(f) advise the Director General on general programming matters and assist in carrying out programming responsibilities,
(g) monitor observance of PSBO's programming responsibilities as laid down in this Law. It may declare, stating its reasons in writing, that certain broadcasts violate programming principles laid down in this Law, and may instruct the Director General, after hearing his or her position, to discontinue such violation or to ensure that no further violation occurs. The Council may not review individual programmes prior to their broadcast.
§15 The conclusion of contracts concerning programming which commit PSBO to a total payment exceeding ..... shall require the Council's prior consent.
Article 12 - The Board of Administration
§1 The Board of Administration shall supervise the business affairs of PSBO, both internal and external, with the exception of matters relating to programming.
§2 It shall be composed of seven members. They shall be experts in matters of administration and finance and may not in the exercise of their function represent the interests of third parties.
§3 The Board members shall not belong to or work for the government or the PSBO itself, or be members of parliament or members of the Broadcasting Council.
§4 The Board members shall be appointed for a four-year period. Reappointment for a maximum of two further periods shall be possible.
§5 If for whatever reason a Board member is incapable of performing his or her duties, or if he or she has not attended Board meetings for a period exceeding three months and if at least seven members of the Broadcasting Council are convinced that he or she will not resume his or her activity within a reasonable period of time, the Broadcasting Council shall revoke him or her and replace him or her by another person who shall finish the revoked member's remaining term of office. The provisions of §2 above and of Article 11§14(c) shall apply.
§6 The Board shall elect its own Chairman and set up its own Rules of Procedure.
§7 The Board shall lay down binding Rules on financial matters, in consultation with the Director General.
§8 The Board shall take decisions with the majority of the members present. Where voting is equal, the vote of the Chairman shall be decisive.
§9 The Board shall meet in principle at least once per month. It shall also meet in extraordinary session whenever at least two of its members request a meeting.
§10 Members of the Board shall receive yearly global compensation of their expenses amounting to one month's salary of the Director General.
§11 The Board shall
(a) represent PSBO in all dealings with the Director General
(b) conclude the service contract with the Director General
(c) advise the Director General on business matters not related to programming
(d) approve PSBO's budgets and yearly accounts.
§12 The Board's consent shall be necessary for
(a) the conclusion of service contracts with the Directors and any other employees whose salary exceeds the highest class of the staff salary scale
(b) the conclusion of trade union agreements
(c) the acquisition and sale of companies or of shares therein
(d) the acquisition, sale and mortgaging of property
(e) the taking-up of bank credits and the granting of financial guarantees and securities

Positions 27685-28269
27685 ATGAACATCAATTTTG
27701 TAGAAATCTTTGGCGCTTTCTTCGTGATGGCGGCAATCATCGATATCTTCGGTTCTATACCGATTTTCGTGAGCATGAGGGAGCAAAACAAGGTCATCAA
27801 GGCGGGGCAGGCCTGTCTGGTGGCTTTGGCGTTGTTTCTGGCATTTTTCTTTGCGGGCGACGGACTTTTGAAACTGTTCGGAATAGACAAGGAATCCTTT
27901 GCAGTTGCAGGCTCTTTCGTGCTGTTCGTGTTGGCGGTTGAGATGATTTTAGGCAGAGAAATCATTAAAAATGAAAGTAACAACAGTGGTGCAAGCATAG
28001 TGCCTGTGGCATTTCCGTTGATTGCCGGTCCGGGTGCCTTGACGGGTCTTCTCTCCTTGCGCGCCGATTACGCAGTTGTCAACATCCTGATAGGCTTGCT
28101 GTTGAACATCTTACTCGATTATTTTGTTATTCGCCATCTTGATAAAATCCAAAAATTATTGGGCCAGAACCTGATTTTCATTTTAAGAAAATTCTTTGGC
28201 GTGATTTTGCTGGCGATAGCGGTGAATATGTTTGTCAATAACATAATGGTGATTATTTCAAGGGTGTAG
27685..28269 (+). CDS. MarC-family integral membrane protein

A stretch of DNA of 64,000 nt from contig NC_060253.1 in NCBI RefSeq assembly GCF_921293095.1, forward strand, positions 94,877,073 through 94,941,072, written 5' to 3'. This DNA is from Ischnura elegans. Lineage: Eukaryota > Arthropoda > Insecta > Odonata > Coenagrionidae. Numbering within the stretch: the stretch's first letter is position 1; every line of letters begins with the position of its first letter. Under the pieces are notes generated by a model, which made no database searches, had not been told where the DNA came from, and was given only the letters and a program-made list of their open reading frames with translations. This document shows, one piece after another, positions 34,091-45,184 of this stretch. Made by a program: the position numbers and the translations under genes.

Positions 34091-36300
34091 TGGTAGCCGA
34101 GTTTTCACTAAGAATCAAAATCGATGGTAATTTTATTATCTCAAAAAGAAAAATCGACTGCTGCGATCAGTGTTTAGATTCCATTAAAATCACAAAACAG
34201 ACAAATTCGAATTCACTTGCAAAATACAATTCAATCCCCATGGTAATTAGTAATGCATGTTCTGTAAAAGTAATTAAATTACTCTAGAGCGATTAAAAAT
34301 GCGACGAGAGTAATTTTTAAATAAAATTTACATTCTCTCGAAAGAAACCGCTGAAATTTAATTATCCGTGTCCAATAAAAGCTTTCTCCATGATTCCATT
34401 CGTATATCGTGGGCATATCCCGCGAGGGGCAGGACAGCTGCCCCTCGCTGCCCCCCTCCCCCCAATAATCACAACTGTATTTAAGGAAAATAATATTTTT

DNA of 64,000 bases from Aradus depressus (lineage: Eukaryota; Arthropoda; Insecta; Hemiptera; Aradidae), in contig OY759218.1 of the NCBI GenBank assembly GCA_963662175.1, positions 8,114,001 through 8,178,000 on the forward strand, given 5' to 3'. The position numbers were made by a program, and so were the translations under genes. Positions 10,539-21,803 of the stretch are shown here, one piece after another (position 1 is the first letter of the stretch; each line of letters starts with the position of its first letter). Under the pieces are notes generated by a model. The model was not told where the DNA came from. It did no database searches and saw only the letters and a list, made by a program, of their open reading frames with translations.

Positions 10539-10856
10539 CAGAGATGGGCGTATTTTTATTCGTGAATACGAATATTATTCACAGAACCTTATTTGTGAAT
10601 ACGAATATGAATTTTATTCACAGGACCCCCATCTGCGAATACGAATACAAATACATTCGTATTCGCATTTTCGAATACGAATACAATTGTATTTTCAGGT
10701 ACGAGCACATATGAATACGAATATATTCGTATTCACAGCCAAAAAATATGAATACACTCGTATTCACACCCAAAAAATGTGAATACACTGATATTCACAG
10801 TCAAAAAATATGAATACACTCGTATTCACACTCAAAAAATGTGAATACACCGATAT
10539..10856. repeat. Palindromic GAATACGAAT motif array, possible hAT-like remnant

(f) the conclusion of contracts concerning investments, other than in programming, if the total amount to be paid by PSBO exceeds ...
(g) the expenditure of any money not provided for in the approved budgets.
Article 13 - The Director General
§1 The Director General shall have final responsibility for programming and shall ensure that programmes are consistent with the programming principles laid down in this Law and do not violate any other laws.
§2 The Director General shall manage PSBO independently and shall be responsible for all its operations and activities.
§3 The Director General shall represent PSBO both in court and out of court.
§4 The Director General shall be appointed for a five-year term. Re-appointment is possible. As long as no successor has been appointed after the expiration of his or her term, the Director General shall continue in office if he or she is prepared to do so; otherwise, his or her functions shall be taken over by the Deputy.
§5 The Director General shall not be a member of parliament.
§6 The Director General may not be dismissed unless at least eight members of the Broadcasting Council decide to replace him or her by another person on whom they have agreed. In such a case, that other person shall finish the dismissed Director General's remaining term of office.
§7 The Director General shall appoint one of the Directors as his or her Deputy, for a period not exceeding his or her own mandate.
Article 14 - Public Funding
§1 PSBO's main source of funding shall be the broadcast receiving licence fee, supplemented, in particular, by revenue from advertising and sponsorship.
§2 The broadcast receiving licence fee shall be due for radio and television receivers which are in a technical state to receive radio or television programmes, whether via individual off-air reception or via community antennae or a cable system, and whether or not the receiver is portable (including receivers incorporated into cars).
§3 Per household, only one receiver of each kind shall be counted.
§4 Households with radio receivers only (one or more) shall be liable for the radio receiving fee alone.
§5 Households with television receivers only (one or more) shall be liable for the television receiving fee alone.
§6 Households which have at least one radio receiver and one television receiver shall be liable for both receiving fees.